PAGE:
UCSB Science Line
Sponge Spicules Nerve Cells Galaxy Abalone Shell Nickel Succinate X-ray Lens Lupine
UCSB Science Line
Home
How it Works
Ask a Question
Search Topics
Webcasts
Our Scientists
Science Links
Contact Information
Why does electricity have power?
Question Date: 2017-12-01
Answer 1:

To understand how electricity has power, it is helpful to first begin by thinking about how water has power.

Imagine that you have two buckets of water connected by a hose. If you raise one bucket above your head and leave the other bucket on the floor, then water will flow from the higher bucket to the lower one (this is a concept called potential energy). With this flow of water, you could do all sorts of useful things like turning a turbine. Roughly, this is how water "has power".

Electricity has power in the same way. Batteries (or wall outlets) have two terminals one labeled + and another -. You can think about the + terminal as the water bucket raised above your head, and the - terminal as the bucket on the ground. When you connect these two terminals using a wire, electrons (like water) flow from the + to the - terminals. As with the water, these flowing electrons can be used for useful tasks, such as powering electronic devices like computers.

Electricity only has power if there is a difference in electrons between the + and - terminals. This is why batteries eventually run out. After all of the electrons have flown from the + to the -, there is no longer any flow, and there is no more power in the battery.


Answer 2:

We can understand those in the picture of energy. Energy can take different forms, such as kinetic energy, potential energy, etc. Energy is conserved and can be transform from one to another.

Back to your question, electricity has power because the existence of electric fields can govern the motions of electrons and such energy can be transformed and then it appears having the power to do other things. .

I can give you an example:
billiard. I use the billiard pole and kick the white ball, then it moves and hits the black 8. Because of the collision, the white ball stops its motion and the black 8 starts moving. Here the moving white ball behaves like the electricity. It is moving and has the kinetic energy. After the collision, the kinetic energy is transferred to another ball and it is why it stopped its motion and then the other ball started moving.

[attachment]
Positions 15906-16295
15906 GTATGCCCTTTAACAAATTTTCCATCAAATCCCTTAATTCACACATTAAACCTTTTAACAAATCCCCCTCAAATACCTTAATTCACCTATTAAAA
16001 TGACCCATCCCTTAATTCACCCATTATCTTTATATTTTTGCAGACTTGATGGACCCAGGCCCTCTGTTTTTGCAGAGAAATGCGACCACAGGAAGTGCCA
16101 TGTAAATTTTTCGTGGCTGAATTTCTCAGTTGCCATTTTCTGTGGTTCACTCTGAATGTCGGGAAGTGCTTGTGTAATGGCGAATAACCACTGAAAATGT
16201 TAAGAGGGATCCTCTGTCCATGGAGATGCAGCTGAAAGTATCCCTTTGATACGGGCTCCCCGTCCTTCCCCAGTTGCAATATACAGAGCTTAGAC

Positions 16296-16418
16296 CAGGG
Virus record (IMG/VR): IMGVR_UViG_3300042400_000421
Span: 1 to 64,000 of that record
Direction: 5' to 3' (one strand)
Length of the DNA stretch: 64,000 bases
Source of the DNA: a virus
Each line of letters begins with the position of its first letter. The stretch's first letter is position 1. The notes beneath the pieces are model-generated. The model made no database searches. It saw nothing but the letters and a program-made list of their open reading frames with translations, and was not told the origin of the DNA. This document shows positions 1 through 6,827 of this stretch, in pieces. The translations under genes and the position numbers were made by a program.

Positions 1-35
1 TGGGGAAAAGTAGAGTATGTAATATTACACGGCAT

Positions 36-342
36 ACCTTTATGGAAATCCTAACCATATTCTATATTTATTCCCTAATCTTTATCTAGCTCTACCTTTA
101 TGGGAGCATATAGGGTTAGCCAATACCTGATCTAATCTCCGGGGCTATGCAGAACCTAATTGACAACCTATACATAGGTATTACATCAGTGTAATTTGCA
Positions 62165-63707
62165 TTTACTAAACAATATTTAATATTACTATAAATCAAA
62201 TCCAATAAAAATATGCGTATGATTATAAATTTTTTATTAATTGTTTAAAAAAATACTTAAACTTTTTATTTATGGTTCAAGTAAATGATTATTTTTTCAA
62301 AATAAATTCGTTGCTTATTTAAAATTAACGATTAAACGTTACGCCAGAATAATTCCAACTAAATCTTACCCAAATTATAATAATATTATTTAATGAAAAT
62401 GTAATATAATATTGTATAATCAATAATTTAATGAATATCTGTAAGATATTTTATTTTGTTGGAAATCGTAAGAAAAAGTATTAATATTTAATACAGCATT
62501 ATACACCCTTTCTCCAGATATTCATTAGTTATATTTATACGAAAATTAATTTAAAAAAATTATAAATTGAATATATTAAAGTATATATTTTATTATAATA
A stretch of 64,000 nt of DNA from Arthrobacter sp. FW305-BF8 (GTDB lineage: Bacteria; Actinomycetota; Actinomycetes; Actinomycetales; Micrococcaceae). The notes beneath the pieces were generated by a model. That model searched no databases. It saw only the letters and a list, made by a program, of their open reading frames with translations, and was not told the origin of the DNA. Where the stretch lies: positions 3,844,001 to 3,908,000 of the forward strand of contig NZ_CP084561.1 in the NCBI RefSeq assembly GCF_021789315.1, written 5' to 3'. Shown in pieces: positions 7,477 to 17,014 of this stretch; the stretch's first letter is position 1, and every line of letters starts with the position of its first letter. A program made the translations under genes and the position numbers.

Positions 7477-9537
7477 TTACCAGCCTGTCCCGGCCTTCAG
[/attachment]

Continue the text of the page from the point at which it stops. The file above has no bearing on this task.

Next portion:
Just keep in mind, you have to kick the white ball to make it move, so is electricity (you have to generate electricity first).

We can generate electricity in different ways, converting energies of other forms into electricity. Then we use it to do different things and transform the energy into other forms. That is why the electricity had power.

Best,

Answer 3:

Anything that contains energy has power , and the separation of electric charges consumes energy, which means that the release of those electric charges so that they can come together again (i.e. electricity) produces energy. It's the same reason why if you pick up a ball and drop it, the ball will strike the ground harder the higher you hold it when you let go. Gravity, too, has power, and for the same reason as electricity.

I hope I answered your question.


Answer 4:

It is useful to compare an electric current flowing in a wire to water flowing in a river . The water upstream has a higher potential energy than the water downstream. I can convert the potential energy into work by allowing the water to flow through a waterwheel or mill.

Work is the term that physicists use for the type of energy that can be used to move something. Similar to a waterwheel, I can convert electrical potential energy into work by running the electric current through a motor or electrical appliance.

Power is actually a measure of the amount of work done per unit of time, so it is measuring the rate of work being performed. Doing a lot of work really fast requires a lot of power. Doing the same amount of work but slower requires less power. Think again of water flowing in the river. Water traveling in a large but slow-moving river could only turn the waterwheel slowly (low power). However, water traveling in a fast-moving stream could turn the wheel muster faster (lots of power). Similarly, electrical power measures the rate that the electric current is being used to perform some task.



Click Here to return to the search form.

University of California, Santa Barbara Materials Research Laboratory National Science Foundation
This program is co-sponsored by the National Science Foundation and UCSB School-University Partnerships
Copyright © 2017 The Regents of the University of California,
All Rights Reserved.
UCSB Terms of Use